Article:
Let me first introduce myself. I am not a member of PAC or NE or any other committee. I am much more powerful than that. I am the aam aadmi of Aam Aadmi Party. I am the volunteer who spends countless days spreading our party’s message to the people. I am the donor who gives to the party fund all the money that he can, and then some. I am the ‘facebook warrior’ who fights the propaganda machinery of the powerful. I am an AAPtard, as they call us.
I am doing all this not because I stand to personally gain something out of this. I am doing this because I believe in the idea of alternative politics. I believe in the idea of participative democracy. I believe in the idea of transparent decision making. Since AAP is the only party that supports these ideas, I support AAP. But today, after the rather public ouster of Yogendra Yadav and Prashant Bhushan from PAC, my belief in my ideas is questioning my support to AAP.
There might have been many reasons behind this decision, and some of those might have been correct but the way it was done was plain wrong. Leveling allegations without showing any proof, expelling people by calling a meeting to make it look like a democratic decision, and then issuing gag orders so that no one talks about the meeting is how the supremo of every other party takes care of his critics. What makes us different?
Since I do not see any evidence of their engagement in so called anti-party activities (if anyone in the committee has any such evidence, you should ensure that it becomes public), I can safely assume that the only reason for their removal was that they had views different than yours on some matters and they asked questions. The questions they raised might have made running things difficult for you, but the questions are valid and need addressing. We indeed might have made some choices in the recent past which were more ‘practical’ but no so aligned with our principals. We might have made some ‘only-this-time’ compromises thinking it was necessary for our survival as a party, but we all know that compromises are never only-this-time. One compromise always leads to another, and that to another, and then it’s a steep downhill road from there. Soon we find ourselves fighting the same principals we once stood for, wondering when and how we became like this.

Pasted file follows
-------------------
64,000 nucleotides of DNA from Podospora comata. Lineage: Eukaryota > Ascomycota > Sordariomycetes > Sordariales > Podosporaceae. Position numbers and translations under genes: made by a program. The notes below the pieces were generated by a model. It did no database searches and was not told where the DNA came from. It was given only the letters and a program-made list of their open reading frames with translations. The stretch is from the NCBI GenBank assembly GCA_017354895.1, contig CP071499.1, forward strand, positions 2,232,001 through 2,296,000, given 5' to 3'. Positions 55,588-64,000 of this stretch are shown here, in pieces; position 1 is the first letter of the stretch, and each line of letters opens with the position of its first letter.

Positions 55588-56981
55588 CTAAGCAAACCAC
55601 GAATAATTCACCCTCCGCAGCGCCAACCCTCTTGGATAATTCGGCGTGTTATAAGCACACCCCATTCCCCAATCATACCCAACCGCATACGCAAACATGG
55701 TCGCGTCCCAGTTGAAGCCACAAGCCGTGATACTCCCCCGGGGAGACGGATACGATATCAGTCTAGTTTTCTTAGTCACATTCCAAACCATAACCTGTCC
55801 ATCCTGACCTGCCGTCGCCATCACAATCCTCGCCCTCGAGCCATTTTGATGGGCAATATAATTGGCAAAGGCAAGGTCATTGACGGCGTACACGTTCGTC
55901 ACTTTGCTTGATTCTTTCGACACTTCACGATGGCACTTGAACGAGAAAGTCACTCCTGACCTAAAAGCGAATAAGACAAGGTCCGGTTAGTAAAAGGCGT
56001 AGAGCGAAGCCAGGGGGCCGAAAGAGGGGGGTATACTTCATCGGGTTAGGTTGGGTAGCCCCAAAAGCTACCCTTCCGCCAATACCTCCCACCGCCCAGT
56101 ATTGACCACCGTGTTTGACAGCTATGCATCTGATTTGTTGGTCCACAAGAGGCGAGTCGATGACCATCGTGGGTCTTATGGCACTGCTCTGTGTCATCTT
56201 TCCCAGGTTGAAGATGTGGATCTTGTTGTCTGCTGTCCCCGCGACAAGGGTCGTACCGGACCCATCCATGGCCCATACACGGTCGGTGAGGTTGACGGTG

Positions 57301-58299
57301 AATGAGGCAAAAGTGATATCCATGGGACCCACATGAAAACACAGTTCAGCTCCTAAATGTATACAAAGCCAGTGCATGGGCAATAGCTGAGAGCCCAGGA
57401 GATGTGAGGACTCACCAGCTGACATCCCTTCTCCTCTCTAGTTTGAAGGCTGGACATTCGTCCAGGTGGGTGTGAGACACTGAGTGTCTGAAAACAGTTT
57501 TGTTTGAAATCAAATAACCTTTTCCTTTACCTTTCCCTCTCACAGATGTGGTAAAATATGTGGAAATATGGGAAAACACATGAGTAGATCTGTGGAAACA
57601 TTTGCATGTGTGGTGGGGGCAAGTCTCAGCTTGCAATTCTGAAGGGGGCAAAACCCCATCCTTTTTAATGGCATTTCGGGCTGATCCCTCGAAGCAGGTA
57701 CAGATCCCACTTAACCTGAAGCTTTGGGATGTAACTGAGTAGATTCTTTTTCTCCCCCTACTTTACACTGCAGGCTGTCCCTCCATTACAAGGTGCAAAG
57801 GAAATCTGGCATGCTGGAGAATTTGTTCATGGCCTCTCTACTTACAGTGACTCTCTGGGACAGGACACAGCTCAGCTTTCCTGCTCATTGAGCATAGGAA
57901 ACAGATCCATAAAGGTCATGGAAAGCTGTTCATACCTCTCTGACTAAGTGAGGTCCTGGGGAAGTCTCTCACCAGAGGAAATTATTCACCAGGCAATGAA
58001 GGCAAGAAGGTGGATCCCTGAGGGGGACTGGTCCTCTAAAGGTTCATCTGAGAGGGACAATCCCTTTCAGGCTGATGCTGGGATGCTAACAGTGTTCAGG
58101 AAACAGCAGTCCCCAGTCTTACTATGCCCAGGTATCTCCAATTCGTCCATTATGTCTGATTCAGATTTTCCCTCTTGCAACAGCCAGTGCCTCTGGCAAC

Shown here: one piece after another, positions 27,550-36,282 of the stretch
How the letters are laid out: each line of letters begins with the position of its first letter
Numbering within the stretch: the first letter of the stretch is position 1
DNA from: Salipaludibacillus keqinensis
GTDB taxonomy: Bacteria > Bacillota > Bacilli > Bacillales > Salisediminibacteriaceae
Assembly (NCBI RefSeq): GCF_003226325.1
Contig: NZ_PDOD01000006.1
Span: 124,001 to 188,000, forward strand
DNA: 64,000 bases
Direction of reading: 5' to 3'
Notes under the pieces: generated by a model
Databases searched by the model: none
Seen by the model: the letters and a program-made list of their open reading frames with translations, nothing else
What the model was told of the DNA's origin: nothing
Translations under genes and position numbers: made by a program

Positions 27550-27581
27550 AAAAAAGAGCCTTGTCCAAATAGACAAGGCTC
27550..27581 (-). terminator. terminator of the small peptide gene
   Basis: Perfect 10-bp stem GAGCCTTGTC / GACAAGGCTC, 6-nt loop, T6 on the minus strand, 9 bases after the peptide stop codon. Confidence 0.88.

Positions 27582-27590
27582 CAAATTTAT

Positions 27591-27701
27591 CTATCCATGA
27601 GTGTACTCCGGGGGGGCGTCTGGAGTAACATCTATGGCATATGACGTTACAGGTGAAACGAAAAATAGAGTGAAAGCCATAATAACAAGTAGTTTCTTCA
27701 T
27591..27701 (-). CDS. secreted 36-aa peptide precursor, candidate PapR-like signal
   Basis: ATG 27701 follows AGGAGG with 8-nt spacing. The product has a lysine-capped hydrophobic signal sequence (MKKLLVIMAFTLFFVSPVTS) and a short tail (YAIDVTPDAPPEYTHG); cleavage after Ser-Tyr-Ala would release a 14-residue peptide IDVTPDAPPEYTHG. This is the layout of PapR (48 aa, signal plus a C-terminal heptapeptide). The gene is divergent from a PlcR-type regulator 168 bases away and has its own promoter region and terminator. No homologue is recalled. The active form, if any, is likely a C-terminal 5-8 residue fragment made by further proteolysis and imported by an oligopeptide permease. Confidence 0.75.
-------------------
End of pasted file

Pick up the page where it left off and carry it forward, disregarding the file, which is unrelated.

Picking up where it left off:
Moreover, what’s at stake here is not just the fate of a political party but much more. It’s the hope of millions of people who trusted that we are different, that we will change things. If this experiment, as Yogendra Yadav calls it, fails, the people of India may not be able to trust anyone for a very long time.
We are fortunate to have people like Yogendra Yadav and Prashant Bhushan in our party who, rather than going with the flow, can ask questions and show us the mirror. Kabir Das had said “निंदक नियरे राखिए, आँगन कुटी छवाय”. But if having a different viewpoint is penalized like this, have we not already become another Congress, or SP? Today Yogendra Yadav, Prashant Bhushan and Mayank Gandhi stand on much higher moral ground than you, and I am forced to ask: Do you want people who are easier to work with, or people who are right? Because if you want a coterie of yes men around you, that’s what you’ll get. Only it may not be the best thing for you, or for the nation.
And since I am the driving force behind this movement and this party, I deserve to know the answers.
Please don’t try to hide behind the ‘I-am-above-such-petty-fights’ and ‘I-was-not-in-the-meeting’ kind of excuses. Your supporters are intelligent enough to see through these. And they are aghast to look at what’s happening. You need to put things in order and make the party united again. If that takes another public apology from you, so be it.